"I have not failed. I've just found 10,000 ways that won't work." Thomas Edison
|The very first bead I ever made, made into the first every ring I ever attempted. It's not an attractive ring or a particularly stable design.|
As someone who learned the basics of lampworking by reading websites, books, and watching a couple DVD's, and then spent the time making ugly beads, I am sometimes surprised. Surprised that others want to know how something is done. And they want to know it now. See, here's the thing. Unless you put in the time making mistakes, you can have the information handed to you in a gorgeous full color, hand bound book on a silver platter, and still not learn much.
|Some other first time beads I ever made.)|
Fact #1: If you make ugly beads or ugly jewelry, no one will die. It may FEEL like it, but really, that's just having a flair for the dramatic.
Fact #2: Instant results would be awesome. Like losing weight. Or learning a new technique. But people don't become "experts" the first time they are shown a technique.
|Another ugly bead, and one of my first attempts at florals.|
Fact #3: Take classes to learn specific new techniques for the sake of learning and taking that home and assimilating it into your suitcase of knowledge. But don't expect your class samples to be perfection. Or be like one person I met, completely shaken to the core about humanity because someone "stole" a class bead they made that was special because it was heart shaped and this person was positive they could never replicate a heart shape again. Class bead are usually butt ugly. Ask me how I know. I've made loads of those things.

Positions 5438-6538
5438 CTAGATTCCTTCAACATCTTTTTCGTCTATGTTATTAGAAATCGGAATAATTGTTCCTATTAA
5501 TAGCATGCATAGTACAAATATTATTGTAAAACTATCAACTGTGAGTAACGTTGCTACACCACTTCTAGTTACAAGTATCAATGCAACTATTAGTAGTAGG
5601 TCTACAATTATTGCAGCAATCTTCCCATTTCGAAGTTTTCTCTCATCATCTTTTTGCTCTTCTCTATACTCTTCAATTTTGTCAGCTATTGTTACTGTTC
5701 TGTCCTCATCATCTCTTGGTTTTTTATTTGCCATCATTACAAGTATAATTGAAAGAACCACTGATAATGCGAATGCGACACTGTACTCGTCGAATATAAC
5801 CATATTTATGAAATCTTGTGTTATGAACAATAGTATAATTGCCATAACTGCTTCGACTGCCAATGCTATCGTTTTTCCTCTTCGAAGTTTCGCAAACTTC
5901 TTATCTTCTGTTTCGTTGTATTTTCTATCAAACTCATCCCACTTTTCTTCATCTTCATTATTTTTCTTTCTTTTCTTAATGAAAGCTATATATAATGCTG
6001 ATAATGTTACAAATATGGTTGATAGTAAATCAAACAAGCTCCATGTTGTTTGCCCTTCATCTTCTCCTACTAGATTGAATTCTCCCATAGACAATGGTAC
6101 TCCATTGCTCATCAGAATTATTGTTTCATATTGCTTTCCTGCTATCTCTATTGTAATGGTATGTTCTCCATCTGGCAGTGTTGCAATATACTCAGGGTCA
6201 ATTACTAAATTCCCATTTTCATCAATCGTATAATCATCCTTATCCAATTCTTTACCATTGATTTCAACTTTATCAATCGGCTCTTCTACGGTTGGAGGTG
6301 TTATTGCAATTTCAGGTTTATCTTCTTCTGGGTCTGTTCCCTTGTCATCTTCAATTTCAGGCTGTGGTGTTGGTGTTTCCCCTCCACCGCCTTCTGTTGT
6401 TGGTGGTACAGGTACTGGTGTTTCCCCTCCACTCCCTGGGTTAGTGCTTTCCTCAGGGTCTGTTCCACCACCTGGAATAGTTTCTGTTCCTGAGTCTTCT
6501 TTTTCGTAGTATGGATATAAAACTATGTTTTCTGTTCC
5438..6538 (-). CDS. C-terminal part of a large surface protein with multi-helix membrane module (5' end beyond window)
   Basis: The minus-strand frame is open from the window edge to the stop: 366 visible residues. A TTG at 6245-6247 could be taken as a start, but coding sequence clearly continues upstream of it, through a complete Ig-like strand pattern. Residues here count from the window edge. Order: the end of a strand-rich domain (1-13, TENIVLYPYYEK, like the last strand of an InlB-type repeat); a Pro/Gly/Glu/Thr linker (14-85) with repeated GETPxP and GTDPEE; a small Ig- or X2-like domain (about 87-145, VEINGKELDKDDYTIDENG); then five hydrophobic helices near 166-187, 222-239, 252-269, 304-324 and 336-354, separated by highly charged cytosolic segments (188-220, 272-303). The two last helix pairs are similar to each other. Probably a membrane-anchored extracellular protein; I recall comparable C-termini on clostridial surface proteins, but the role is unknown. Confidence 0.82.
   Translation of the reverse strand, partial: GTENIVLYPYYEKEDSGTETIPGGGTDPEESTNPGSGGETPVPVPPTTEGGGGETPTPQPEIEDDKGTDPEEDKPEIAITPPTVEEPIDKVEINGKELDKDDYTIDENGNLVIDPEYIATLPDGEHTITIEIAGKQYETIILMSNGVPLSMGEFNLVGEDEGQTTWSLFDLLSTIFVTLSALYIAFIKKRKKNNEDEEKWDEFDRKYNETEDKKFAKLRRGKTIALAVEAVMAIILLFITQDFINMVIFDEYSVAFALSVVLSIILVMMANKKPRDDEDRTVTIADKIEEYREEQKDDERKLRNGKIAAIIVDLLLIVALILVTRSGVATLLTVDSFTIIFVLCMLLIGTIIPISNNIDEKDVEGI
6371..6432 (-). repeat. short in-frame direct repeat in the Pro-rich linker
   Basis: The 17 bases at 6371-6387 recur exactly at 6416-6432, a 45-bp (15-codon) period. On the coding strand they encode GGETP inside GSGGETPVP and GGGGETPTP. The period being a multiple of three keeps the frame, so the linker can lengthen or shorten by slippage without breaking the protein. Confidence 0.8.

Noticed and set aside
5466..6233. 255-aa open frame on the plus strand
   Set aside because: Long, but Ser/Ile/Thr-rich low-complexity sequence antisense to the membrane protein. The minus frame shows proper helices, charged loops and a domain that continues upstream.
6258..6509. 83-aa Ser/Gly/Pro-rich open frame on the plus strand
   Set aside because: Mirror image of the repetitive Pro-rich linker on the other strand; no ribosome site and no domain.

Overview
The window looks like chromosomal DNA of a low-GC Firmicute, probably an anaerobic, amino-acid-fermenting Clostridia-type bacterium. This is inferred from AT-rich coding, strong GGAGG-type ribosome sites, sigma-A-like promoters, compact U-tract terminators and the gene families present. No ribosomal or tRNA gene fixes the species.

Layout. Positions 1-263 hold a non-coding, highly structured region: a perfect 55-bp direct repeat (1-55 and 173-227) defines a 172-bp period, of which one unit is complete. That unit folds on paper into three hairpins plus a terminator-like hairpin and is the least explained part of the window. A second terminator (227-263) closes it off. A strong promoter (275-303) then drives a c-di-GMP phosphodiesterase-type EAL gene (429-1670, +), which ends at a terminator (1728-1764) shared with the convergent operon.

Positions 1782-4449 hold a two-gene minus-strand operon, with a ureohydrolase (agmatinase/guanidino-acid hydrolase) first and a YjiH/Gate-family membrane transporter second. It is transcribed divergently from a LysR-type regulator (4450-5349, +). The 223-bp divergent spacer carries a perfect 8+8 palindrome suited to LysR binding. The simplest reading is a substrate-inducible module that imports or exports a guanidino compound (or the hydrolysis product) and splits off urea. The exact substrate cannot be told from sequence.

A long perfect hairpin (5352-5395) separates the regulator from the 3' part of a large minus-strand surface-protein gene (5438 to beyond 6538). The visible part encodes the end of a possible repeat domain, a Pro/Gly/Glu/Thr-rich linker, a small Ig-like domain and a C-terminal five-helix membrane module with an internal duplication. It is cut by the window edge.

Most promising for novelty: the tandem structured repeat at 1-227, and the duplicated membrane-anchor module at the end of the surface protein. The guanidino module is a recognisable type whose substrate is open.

Let's use lampworking as an example. I was/am happy to give tips. While I was at Bead Fest, I had people ask me how I get such great results with the glass color called Dark Silver Plum (it likes oxygen). Another lamented that they can't use murrini because it smears so badly (turn the heat down and melt it gently, tapping between hits of heat with a marver). These are all tips I share freely and with joy to help my fellow lampworker.
But a person really cannot fully understand how the glass behaves if they don't use it and make mistakes. For example, other than the flame, gravity is the most important tool a lampworker has. If you don't understand how gravity works on molton glass, you will have a blob of glass on the bench rather than on the mandrel. And the best way to understand it is to work with the flame and with gravity to see what happens.
It's like anything else. How about making jewelry. Have all your pieces turned out perfectly the first time you laid out the components? Or all your wirework been flawless? What's the worst that could happen if it doesn't turn out perfectly? Maybe you have some silver scraps that can be recycled for $ or credit. Maybe you feel like you wasted time? But any time "wasted" is also time spent learning what doesn't work. But I do encourage practicing with copper before you get out the silver.
I've been sprinkling this post with some of the first (ugly) beads I ever made...about 8 years ago...beads that are actually some of the best of the worst. Now I'm going to show you something more recent.
I dreamed up a new technique one night. Here was my first try.
The glass is horribly scorched, the red and the white didn't like being reduced, it just had all kinds of problems. It took me an hour to create this hot mess of a bead. An hour of my life gone, with only this ugly bead to show for that hour.
But as I practiced and practiced the technique, it morphed into something like this:
Have a great week!